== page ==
Douglas’s Douglas, Stephen A. [p]Douglas, Stephen A.;and Kansas-Nebraska Act[Kansas Nebraska Act] role in the Kansas dispute was of particular interest, as he had drafted the Kansas-Nebraska Act in 1854 as a way to extend a railroad westward across the territories. Douglas favored the theory of popular sovereignty, to “let the people decide.” That doctrine, however, was exposed—eventually by Abraham Lincoln in the Lincoln-Douglas debates Debates;Lincoln vs. Douglas Lincoln, Abraham [p]Lincoln, Abraham;and Stephen A. Douglas[Douglas] Douglas, Stephen A. [p]Douglas, Stephen A.;and Abraham Lincoln,[Lincoln] —as unconstitutional: The will of the people could not be held above constitutionally protected rights. Douglas’s bill, however, created an entirely new concern. The North had started to outdistance the South in population, giving it more seats in Congress, and the Missouri Compromise Missouri Compromise (1820);and Kansas-Nebraska Act[Kansas Nebraska Act] had ensured that the North would have a permanent advantage in the Senate. Southerners were beginning to realize that if the wrong kind of presidential candidate came to office, their region would find itself excluded from the power.

Although both proslave and free-soil groups moved into Kansas, actual bloodshed remained at a minimum through 1855; nevertheless, the territory quickly came to symbolize the sectional dispute. Anti-Kansas-Nebraska groups made up of former Whigs and dissident Democrats arose and eventually were led by Douglas. At the eleventh hour, Douglas Douglas, Stephen A. [p]Douglas, Stephen A.;and Kansas[Kansas] had come to realize the extent of his unpopularity in the North and to recognize the fraud that the proslavery government in Kansas had propagated.

Through the spring and summer of 1856, violence became commonplace in Kansas. Armed free-soil and proslavery parties skirmished along the Wakarusa River south of Lawrence as early as December, 1855; but it was the sack of Lawrence in May, 1856, by a large band of proslavery Border Ruffians from Missouri that ignited the conflict. Retaliation was demanded: John Brown Brown, John [p]Brown, John;and Kansas[Kansas] , the abolitionist crusader, his four sons, and three others struck at Pottawatomie, where they executed five settlers who were reputed to be proslavery. That act of terrorism sparked further retaliation.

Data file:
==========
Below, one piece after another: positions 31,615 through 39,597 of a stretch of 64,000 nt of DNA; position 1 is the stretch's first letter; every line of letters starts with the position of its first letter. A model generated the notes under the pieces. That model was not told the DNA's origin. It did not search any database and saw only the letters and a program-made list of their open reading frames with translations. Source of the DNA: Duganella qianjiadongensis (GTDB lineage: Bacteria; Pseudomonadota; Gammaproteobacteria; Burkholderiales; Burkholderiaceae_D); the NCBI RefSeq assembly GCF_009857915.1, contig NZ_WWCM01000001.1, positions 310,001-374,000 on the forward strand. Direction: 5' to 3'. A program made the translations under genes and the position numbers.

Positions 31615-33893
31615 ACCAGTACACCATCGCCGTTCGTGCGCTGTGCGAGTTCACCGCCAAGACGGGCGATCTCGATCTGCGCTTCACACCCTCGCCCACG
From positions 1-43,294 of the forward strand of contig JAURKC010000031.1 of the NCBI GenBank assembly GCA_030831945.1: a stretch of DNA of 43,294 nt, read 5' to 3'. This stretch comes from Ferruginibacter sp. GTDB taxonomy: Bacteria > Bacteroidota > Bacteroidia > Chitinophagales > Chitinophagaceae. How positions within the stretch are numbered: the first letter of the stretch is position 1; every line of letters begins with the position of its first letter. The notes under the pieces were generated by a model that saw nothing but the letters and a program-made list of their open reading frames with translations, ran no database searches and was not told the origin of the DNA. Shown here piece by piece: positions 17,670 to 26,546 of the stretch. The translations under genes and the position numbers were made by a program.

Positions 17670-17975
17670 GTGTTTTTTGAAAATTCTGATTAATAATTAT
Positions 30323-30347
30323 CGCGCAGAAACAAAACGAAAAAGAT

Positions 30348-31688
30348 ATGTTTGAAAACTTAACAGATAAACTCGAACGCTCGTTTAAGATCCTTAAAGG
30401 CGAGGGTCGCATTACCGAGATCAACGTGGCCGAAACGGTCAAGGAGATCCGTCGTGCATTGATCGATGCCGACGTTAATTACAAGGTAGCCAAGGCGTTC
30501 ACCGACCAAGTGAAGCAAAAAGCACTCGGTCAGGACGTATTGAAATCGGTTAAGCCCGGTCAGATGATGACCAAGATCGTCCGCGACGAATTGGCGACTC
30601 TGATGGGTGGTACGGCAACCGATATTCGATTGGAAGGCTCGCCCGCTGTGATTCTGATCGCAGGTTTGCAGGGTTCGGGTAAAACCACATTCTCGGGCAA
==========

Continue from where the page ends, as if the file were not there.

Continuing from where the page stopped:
Early in August, free-soil forces captured the slavery stronghold of Franklin; later that month, Free-Soilers, led by Brown, repelled an attack by a large party of proslavers at Osawatomie. Guerrilla warfare raged throughout the territory until September, when a temporary armistice was achieved by the arrival of federal troops and a new territorial governor, John White Geary Geary, John White . However, a solution to the disorders in Kansas could come only from Washington, D.C., and it would have to overcome the determination of the Democratic administration and its southern supporters to bring Kansas into the union as a slave state. Meeting at Lecompton in January and February, 1857, the proslave territorial legislature called for an election of delegates to a constitutional convention. However, no provision was made to submit what could only be a proslavery constitution to a popular vote. The measure passed over Governor Geary’s veto.

The constitutional Kansas;constitutions State constitutions;Kansas convention that met in Lecompton in September, 1857, hammered out a document to the electorate; the proslavery leadership would agree only to submit the document to the people with the choice of accepting it with or without the clause explicitly guaranteeing slavery. However, ample protection for slavery was woven into the fabric of the constitution. Even if the “constitution without slavery” clause had won popular approval, thereby causing slavery to exist “no longer,” slaves already in Kansas as property would not be affected. Opponents refused to go to the polls, and the proslavery Lecompton constitution was approved in December, 1857.